Cal Guy and the Church Growth Movement -- By: John Mark Terry
FM 15:1 (Fall 1997) p. 67
Cal Guy and the Church Growth Movement
Professor of Missions
The Southern Baptist Theological Seminary
2825 Lexington Road
Louisville, Kentucky 40280
Cal Guy began teaching missions at Southwestern Baptist Theological Seminary in 1946. He admits that he had no personal or integrating philosophy of missions at that time. In fact, Guy says, “I didn’t have a clue when I started teaching missions.” He found that frustrating because his doctoral studies were in the philosophy of religion. He was further frustrated by the paucity of good textbooks to use in his classes. He used works by J. Merle Davis and John Nevius, but he was not completely satisfied with these.1
Guy had placed a standing order with the Friendship Press in New York City, and in 1955 he received a copy of a slim volume entitled The Bridges of God. In that book an obscure missionary to India, Donald A. McGavran, presented a bold new philosophy of missions, a philosophy that eventually influenced the entire evangelical missions enterprise. In The Bridges of God, McGavran first stated his principles of “Church Growth,” principles that he developed more fully and maturely in his later books: How Churches Grow (1959), and Understanding Church Growth (1970).
Cal Guy believes the Holy Spirit led him to his interest in church growth. McGavran’s approach attracted Guy because McGavran was concerned about the poor evangelistic results in many mission fields. The study of church growth offered Guy an approach to fulfill his heart’s desire—”to see folks saved.” He also agreed with McGavran’s call for an end to subsidy of national churches, theological education by extension, catalytic church planting, and hard-nosed evaluation of strategy and methodology.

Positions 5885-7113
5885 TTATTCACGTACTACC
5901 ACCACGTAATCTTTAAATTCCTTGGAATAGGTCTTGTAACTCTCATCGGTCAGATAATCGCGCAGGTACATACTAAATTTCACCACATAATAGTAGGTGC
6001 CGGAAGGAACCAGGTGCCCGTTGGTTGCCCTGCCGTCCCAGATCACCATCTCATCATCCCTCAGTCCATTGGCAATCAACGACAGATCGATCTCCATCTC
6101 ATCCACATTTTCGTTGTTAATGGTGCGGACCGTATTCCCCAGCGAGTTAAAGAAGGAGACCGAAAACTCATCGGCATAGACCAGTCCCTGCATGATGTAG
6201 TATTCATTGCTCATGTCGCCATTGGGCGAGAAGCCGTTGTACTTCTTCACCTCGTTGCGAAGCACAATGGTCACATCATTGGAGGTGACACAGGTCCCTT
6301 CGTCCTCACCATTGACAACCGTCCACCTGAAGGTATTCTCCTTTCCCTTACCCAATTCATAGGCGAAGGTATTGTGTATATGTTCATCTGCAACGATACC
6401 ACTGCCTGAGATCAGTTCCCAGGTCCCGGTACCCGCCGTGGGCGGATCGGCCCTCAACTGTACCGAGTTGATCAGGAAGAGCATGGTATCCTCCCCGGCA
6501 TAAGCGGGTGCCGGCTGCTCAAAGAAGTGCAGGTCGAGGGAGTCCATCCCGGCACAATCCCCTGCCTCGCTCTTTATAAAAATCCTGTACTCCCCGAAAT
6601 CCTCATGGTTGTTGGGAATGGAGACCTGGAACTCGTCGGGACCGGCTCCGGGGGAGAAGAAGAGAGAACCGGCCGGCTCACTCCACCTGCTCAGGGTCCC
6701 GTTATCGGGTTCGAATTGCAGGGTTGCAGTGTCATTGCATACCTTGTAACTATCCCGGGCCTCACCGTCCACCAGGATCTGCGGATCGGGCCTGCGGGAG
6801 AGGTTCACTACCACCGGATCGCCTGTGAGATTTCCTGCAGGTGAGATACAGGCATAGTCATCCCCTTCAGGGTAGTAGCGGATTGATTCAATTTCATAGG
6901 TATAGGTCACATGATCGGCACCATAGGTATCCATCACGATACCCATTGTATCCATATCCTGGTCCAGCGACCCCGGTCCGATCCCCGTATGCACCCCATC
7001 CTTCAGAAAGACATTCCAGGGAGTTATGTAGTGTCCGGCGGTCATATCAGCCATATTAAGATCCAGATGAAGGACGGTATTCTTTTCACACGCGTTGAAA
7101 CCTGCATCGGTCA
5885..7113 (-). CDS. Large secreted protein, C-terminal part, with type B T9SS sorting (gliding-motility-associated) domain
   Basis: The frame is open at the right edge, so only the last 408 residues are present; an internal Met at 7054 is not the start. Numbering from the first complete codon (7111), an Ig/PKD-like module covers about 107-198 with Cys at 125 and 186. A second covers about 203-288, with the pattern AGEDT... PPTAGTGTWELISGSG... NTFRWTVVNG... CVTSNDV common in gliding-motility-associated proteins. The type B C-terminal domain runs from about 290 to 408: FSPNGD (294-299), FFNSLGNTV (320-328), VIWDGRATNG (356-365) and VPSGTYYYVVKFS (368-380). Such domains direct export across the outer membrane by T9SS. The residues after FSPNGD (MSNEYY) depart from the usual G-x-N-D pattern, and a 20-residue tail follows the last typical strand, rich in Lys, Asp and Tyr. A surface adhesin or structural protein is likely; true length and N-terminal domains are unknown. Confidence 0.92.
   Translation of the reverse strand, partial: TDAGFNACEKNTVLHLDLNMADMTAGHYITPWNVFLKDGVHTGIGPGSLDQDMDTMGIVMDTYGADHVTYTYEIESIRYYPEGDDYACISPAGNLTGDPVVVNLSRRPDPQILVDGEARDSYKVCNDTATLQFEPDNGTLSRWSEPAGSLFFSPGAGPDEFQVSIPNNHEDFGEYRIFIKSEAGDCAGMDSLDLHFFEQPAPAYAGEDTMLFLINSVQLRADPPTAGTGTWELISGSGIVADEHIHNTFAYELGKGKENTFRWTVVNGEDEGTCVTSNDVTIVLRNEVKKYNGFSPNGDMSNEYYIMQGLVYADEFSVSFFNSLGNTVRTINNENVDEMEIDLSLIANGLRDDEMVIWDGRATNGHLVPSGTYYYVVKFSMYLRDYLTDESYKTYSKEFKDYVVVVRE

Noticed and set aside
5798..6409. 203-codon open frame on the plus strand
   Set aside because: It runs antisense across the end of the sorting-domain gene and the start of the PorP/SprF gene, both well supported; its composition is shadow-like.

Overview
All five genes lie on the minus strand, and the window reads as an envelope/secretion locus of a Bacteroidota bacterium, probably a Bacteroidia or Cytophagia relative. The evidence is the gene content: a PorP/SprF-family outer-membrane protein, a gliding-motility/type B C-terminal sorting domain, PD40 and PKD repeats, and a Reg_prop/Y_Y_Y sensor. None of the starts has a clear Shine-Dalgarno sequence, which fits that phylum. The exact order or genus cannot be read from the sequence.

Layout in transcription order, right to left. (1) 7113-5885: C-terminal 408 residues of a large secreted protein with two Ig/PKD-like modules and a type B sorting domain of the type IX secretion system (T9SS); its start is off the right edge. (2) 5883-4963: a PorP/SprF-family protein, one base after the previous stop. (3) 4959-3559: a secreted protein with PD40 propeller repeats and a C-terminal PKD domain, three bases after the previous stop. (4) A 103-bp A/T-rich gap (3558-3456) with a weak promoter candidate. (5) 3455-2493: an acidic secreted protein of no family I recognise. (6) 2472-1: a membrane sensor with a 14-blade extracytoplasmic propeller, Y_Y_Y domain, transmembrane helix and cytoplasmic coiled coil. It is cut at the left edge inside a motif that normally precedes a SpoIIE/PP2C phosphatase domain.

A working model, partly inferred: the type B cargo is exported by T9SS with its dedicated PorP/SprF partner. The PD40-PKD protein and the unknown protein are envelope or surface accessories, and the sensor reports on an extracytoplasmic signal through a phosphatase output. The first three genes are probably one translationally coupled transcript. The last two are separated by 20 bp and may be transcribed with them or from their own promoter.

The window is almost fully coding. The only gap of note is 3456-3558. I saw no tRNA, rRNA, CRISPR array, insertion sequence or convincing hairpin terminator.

FM 15:1 (Fall 1997) p. 68
Cal Guy also played a key role in the development of the Church Growth Movement. The Bridges of God evoked various emotional responses. Some like Cal Guy embraced it enthusiastically, but others rejected it outright. McGavran returned to the United States to begin his “retirement” and produced the manuscript that became How Churches Grow. He had trouble getting the book published and asked Cal Guy to read the manuscript. Guy was impressed with the book, and he promised World Dominion Press that he would guarantee them the sale of 750 copies per year. With this assurance, the book was published.
McGavran’s philosophy was still not widely known or accepted. In 1961 McGavran founded the Institute of Church Growth in Eugene, Oregon, on the campus of ...
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